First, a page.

Apple Gives Mac OS X a Dose of iOS with Mountain Lion
Despite the fact that Apple just released OS X Lion less than a year ago (seven months, if you were looking for a more precise period of time), the company has been hard at work on the next build of Mac OS X and today released a preview of OS X Mountain Lion for developers. This version of OS X drops the 'Mac' from the title, which is the first big hint at where Apple is headed with its desktop OS. Mountain Lion further bridges the gap between Cupertino's mobile and desktop computers with more than a hint of iOS appearing in this latest version.
Apple started mixing iOS with Mac OS X with Lion and that's continuing through with Mountain Lion. The most notable example of this is the presence of iOS features such as Game Center, Notifications, and iMessage (which arrives in the form of an iChat revamp called Messages). Notifications is something that Growl-lovers will recognize, and provides users with alerts from every corner of their Mac, from system updates to Messages to third party applications. Messages is the newest version of Apple's iChat app and supports iMessage. It also pools IM, text messaging, and message history into a brand new interface, though, so while it is technically an updated iChat, it looks completely different.
AirPlay Mirroring is another major feature of OS X Mountain Lion, and, again, it should be very familiar to iOS users already making use of AirPlay. This feature will allow you to mirror what’s on your Mac's display and send it over to your HDTV via Apple TV. Supporting up to 720p, AirPlay Mirroring means you can watch movies or TV shows and play games without that cramped feeling that comes with performing such activities on a computer. It's worth noting that Apple has said AirPlay Mirroring will only work for Macs with second-generation Intel Core processors.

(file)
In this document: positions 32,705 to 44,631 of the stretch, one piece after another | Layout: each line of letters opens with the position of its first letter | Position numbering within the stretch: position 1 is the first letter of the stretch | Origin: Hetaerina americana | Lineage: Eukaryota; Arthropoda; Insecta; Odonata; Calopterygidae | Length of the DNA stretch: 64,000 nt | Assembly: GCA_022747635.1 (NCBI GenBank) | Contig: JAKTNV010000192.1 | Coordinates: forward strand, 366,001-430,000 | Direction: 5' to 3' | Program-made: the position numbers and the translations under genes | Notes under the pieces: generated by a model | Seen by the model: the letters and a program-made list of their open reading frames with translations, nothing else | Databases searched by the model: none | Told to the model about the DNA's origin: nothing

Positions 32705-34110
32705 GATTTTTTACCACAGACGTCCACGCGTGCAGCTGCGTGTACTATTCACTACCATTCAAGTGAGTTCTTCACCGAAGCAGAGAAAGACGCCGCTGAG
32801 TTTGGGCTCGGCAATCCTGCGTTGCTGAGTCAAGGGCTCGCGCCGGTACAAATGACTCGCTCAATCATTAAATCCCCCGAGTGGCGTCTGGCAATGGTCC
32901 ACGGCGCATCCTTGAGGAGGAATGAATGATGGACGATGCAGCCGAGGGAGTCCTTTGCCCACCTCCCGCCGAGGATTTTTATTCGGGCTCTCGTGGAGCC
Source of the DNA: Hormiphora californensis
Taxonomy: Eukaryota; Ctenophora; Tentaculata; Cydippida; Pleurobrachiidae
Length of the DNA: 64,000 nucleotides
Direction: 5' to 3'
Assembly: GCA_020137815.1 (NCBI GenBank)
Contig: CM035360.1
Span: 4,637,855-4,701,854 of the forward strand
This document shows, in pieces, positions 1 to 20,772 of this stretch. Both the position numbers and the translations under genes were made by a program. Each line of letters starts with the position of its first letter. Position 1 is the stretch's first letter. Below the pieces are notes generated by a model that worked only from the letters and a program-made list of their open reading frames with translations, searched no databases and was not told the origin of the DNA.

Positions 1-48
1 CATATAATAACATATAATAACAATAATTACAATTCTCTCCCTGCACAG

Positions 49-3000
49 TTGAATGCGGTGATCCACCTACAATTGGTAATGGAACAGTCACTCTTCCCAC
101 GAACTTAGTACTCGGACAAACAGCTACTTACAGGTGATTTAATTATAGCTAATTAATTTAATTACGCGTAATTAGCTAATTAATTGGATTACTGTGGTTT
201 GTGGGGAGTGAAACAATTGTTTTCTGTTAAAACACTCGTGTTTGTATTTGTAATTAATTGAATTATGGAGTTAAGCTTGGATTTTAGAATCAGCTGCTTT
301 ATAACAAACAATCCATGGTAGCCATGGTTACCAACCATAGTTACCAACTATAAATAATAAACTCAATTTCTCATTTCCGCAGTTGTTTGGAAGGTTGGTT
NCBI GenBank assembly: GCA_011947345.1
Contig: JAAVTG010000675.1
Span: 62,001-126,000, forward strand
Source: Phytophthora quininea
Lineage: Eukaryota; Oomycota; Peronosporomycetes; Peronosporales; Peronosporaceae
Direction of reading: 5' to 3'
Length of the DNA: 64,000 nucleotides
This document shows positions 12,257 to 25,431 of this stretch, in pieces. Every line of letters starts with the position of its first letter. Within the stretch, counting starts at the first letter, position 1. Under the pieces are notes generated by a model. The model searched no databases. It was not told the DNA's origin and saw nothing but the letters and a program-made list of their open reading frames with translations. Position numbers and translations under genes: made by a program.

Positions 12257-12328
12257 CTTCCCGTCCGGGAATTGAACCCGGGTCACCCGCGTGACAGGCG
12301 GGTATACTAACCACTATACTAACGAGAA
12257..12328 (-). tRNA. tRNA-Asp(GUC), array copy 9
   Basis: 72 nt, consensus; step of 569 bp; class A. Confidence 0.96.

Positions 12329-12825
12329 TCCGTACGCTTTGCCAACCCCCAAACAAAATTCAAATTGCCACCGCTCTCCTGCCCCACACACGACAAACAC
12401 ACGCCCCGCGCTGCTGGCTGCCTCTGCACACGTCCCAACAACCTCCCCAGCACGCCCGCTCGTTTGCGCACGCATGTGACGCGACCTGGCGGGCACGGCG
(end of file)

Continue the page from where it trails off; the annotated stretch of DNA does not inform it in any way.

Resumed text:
Apple is also taking OS X to the iCloud with this build. Mountain Lion will use your Apple ID to automatically set up Contacts, Mail, Calendar, Messages, FaceTime and Find My Mac. These will continuously sync across all of your Apple devices and is the reason Messages, for example, will be able to show you a combined history of IM, SMS, and message history for each of your contacts. There's also a new API for developers to make document-based apps work with iCloud.
Lastly, there's Gatekeeper, which is a security setting that allows you to set your computer so that it will only accept software downloaded from the Mac App Store, or from the Mac App Store and identified developers. This setting can also be switched off completely, allowing you to download applications from anywhere. In case you were wondering, an identified developer is a developer that has signed their apps prior to distribution. Apple says Gatekeeper's default setting will be for Mac App Store apps and apps by identified developers only. This security setting will probably be the most useful for people sharing a computer with (or setting up a new computer for) less tech savvy people.
Mountain Lion has over 100 new features, and these are just a handful of them. If you're eager to know more, the OS has been released as a developer preview, so you can check it out for yourself. If that doesn't interest you, Engadget has a great in-depth preview of Mountain Lion. OS X Mountain Lion is scheduled for release this summer.